Disability Studies Quarterly
Spring 2003, Volume 23, No. 2
pages 88-100 <www.dsq-sds.org>
Copyright 2003 by the Society
for Disability Studies

(Re)Claiming Adulthood: Learning Disabilities and Social Policy in Ontario

Timothy D. Epp, Ph.D.
Redeemer University College
Ontario, Canada

Keywords: Learning disabilities, adulthood, self advocacy


In this article, I will first explore the definition and significance of 'adulthood' for participants with learning disabilities in a disability self advocacy movement. In particular, I will focus on self identified markers of the transition to adult status. I will then examine the process of marginalisation as made manifest in government policy of the late 1990s within the province of Ontario, Canada. Finally, I will discuss the response of disability self-advocates to this policy initiative as evidence of the significance of adult status for persons with disabilities. This article is based on research conducted between September of 1997 and January 2003. During this time, I conducted over one hundred hours of combined interviews and participation observation with a local chapter of People First of Ontario (PFO) in the city of Welland (People First Welland, PFW).

While the achievement of social adulthood is a key stage of life development for all people, the achievement of social adulthood is a status seldom granted to individuals with learning disabilities. This is in part due to the seeming incompatibility of key attributes of adulthood with societal perceptions of learning disability. For example, many persons with learning disabilities rely on the assistance of community service providers for residential, occupational and educational assistance, in contrast to societal ideals of independence (Devlieger, 1998). In failing to live up to the ideals of adulthood, 'people with learning disabilities challenge Western conceptions of an autonomous and reflective individual self and for this reason may be seen as threatening to basic cultural assumptions' (Davies, 1998, p103). This threat is addressed in several possible ways by governments and service providers. While individuals with disabilities may be placed in programs with the goal of developing behavioral characteristics more in line with the cultural ideals of adulthood, they are often categorized and marginalized as though they were children.

This article is primarily based on qualitative research undertaken by the author with PFO and PFW between 1997 1999, which included over one hundred hours of semi structured interviews and participant observation within PFO and PFW. Follow up interviews were also conducted with PFW members in 2003.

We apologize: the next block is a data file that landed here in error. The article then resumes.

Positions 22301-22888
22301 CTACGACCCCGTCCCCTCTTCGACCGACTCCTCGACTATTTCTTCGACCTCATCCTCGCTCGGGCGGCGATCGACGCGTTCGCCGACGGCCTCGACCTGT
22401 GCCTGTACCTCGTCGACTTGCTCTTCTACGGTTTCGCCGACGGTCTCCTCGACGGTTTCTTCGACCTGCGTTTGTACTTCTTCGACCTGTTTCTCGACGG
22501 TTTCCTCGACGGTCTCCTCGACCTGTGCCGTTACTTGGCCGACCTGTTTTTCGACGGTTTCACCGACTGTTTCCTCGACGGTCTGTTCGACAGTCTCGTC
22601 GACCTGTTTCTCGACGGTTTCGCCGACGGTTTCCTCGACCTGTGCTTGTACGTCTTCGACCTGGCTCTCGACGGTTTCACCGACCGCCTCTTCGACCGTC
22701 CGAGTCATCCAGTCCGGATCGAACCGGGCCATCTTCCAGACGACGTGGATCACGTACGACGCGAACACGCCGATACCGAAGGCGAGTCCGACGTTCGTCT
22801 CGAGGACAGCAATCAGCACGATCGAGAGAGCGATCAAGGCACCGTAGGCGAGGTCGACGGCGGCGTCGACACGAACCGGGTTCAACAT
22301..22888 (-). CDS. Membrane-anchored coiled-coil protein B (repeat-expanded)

Self advocacy and discourses of adulthood
Discourse within People First often takes the form of life stories that move from histories of oppression to present circumstances and futures of relative freedom. The individual self-advocate is the central concept in a cluster of images and values, including: independence, self management, human, mind and voice, adulthood, and high functioning. In contrast, the Government was accused by self advocates of promoting false images of persons with disabilities as animal like, needy, vulnerable, dependent, out of control, rooted in the body, low functioning and child like.

At one PFO board meeting, board members described what it meant to them to be labeled in a derogatory manner as a child. Participants agreed that the process had resulted in a 'hurt' that they carried with them into the present, that they felt angry or upset about being labeled in this way, and that being labeled had resulted in feelings of exclusion and alienation, confusion, and of being devalued. One executive member said:

It did a lot of damage. I had to go in a different bus to a community school. I was 'special', the kids would call me the special kid on my block. I was really confused. Why was I different? I didn't look different.

Variations of this experience appeared in the life accounts of most self advocates interviewed, presenting the image of childhood as an oppressive past to be overcome through the transition to socially recognized adulthood. To further illustrate this theme, I will present narrative excerpts from interviews with several self advocates. For these individuals, definitions of adulthood followed three key themes: relative independence in decision making and in lifestyle; social integration; and respect.

Martha, a 30 year old woman, contrasted her experience of childhood discrimination and rebellion with newfound freedom as an adult. A label of 'learning disability' also had an impact on her educational experience. Martha said that she had attended several schools as a child. As a teenager, for one semester/year she had been placed in a special education class at Welland High.

Martha: We went to Welland High; and we were put in one class with everyone that had disabilities; and we were like..just cut off from all the other kids...Like if we got in trouble, we got punished, like little kids...
Tim: What do you mean, punished?
Martha: Like um...we would have to sit on a stool...for ten minutes.
Tim: Mm hmm.
Martha: It was almost like we were five years old, and we were put on a stool for ten minutes, like time out. Like my sister does when [nephew] and [niece] are bad. She puts them in their room for ten minutes.